Other recipe: Breaded perch fillets
Recipe developed by Tom Aldrich
- 10 pounds of wild duck, plucked
- 4 tablespoons each paprika, salt, pepper
- 1 bottle Worchestershire sauce
- 1 cube butter
- 1 12-ounce jar red currant jelly
- 1 cup ketchup
- 1 tablespoon Worchestershire sauce
Photo by Tom Aldrich
I developed this recipe in the rice-growing community of Colusa, California, in the 1970s when pintail and mallard hunting on the Colusa, Sutter and Yolo flood bypasses provided some of the best hunting in North America. It also provided necessary sustenance for a group of struggling college buddies pursuing their careers in waterfowl biology.
Unauthorized knock-offs include "Nevada Duck" and "Sam's Duck", both of which are counterfeit recipes developed by two shady characters and former hunting associates of Chef Aldrich.
This recipe requires about 10 pounds of whole wild duck, plucked (preferably mallard, pintail, green-winged teal, with abundant white subcutaneous fat). If you use fewer ducks or leaner ducks you will not get the required pyro-genesis needed to lightly char the skin, remove any remaining feathers, and aerosolize the lipids necessary to generate the "fire ball."
You also need to use a high-quality steel, kettle-type charcoal grill with functioning air baffles and sealable lid to be able to adequately control combustion rates and temperature. I use a Weber grill which will last up to 3 years before disintegrating. Aluminum, aluminum alloy, or other low-temperature metal grills will not work and may melt or slump when the grill hits the flash point during the first stage of the cooking process. Propane grills also are not recommended as the cooking system could hit critical mass and create a safety problem should you lose control of the flame.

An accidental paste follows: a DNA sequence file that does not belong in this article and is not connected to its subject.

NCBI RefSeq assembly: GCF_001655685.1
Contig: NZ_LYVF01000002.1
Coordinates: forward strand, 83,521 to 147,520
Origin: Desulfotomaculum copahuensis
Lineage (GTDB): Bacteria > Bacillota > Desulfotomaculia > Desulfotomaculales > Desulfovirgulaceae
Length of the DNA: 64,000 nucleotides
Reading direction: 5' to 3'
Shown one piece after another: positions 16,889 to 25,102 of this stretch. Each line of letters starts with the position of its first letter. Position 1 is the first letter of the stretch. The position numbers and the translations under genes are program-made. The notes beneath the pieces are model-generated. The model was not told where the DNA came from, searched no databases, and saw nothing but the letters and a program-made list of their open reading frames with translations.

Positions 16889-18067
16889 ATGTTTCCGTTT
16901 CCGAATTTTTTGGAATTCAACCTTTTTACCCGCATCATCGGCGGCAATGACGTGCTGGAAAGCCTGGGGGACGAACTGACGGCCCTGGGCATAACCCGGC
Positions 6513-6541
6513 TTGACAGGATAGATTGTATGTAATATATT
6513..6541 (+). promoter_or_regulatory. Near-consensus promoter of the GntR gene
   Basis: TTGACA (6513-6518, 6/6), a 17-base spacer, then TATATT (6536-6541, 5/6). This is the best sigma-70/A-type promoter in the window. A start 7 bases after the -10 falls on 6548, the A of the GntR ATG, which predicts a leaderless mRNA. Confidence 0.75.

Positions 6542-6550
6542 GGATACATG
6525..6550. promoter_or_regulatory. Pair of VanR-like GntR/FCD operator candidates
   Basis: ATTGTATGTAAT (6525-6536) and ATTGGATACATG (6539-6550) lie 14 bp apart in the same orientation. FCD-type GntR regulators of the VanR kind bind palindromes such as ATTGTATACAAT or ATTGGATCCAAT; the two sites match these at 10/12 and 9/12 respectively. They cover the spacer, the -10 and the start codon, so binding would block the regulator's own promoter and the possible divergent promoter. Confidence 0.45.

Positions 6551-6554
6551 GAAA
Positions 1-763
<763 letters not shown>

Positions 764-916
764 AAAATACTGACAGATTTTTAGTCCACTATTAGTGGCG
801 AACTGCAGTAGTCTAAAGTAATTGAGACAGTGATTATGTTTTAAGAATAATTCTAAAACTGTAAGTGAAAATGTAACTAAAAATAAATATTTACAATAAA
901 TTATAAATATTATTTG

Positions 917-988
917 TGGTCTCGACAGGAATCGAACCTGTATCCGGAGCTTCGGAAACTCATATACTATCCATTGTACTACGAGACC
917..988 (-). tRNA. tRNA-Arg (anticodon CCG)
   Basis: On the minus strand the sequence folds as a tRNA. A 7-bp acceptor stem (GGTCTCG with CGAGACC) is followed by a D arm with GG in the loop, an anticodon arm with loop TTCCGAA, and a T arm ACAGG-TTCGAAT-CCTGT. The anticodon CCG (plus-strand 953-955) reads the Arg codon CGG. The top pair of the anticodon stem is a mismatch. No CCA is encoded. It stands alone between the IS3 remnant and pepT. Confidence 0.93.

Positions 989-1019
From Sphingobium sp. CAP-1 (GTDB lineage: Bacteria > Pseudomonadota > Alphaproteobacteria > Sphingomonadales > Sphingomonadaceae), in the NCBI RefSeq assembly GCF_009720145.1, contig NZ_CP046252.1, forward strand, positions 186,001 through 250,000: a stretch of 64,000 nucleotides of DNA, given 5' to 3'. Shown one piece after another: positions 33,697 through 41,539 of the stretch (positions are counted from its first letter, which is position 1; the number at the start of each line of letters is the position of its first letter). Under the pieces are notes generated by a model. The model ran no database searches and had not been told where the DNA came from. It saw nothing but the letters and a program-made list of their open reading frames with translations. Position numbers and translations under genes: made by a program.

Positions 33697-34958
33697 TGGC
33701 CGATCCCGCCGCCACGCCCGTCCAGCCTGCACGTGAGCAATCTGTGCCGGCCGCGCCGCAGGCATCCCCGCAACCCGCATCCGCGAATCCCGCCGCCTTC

You also need to be sure there is adequate room around the grill to avoid igniting adjacent combustible materials and to provide you with an escape route. I recommend at least 10 feet on each side of the grill and 20 feet above the grill as a minimum safety perimeter. A water hose nearby is also a good idea.
Rinse ducks and pat dry. Combine paprika, salt and pepper; add enough Worchestershire to create a thick mud-like consistency. Rub the "mud" into the skin over the entire duck — use plenty. Light approximately 5 pounds of good quality (Kingsford) charcoal, and spread evenly across the grill bottom once all the briquettes are ignited. You want the charcoal extremely hot for cooking rather than waiting for it to ash over. Place the ducks breast side down, evenly spaced across the grill, with all air baffles wide open. Do not cover. Allow several minutes for the fat to begin dripping and allow the flames to engulf the ducks.
Place the cover over the BBQ and wait for the kettle to pressurize. Once you obtain thick grayish-white smoke howling from the vents and lid seam (a couple of minutes), at arms length carefully, but quickly, lift the lid from the BBQ. If you have done everything correctly, the mushroom-shaped cloud of smoke released from the grill should now detonate.
Using long-handled metal grill tongs, reach into the inferno to turn the ducks onto their backs and re-cover the grill. It is best to have two people turning ducks to minimize the amount of singed hair and skin you will endure during this step. Cook for approximately 20 minutes until medium rare. The skin (on the duck, not your arm) should be lightly charred. Pour some of the liquid from the duck cavity to check for doneness. Liquid should be pink to mostly clear. If it is red, continue cooking. As ducks are carved, pass the cut meat through the gathered juices. Mix and heat the sauce ingredients before pouring over the carved meat.
Serve with Cabernet Sauvignon or Merlot, rice and stir-fried vegetables.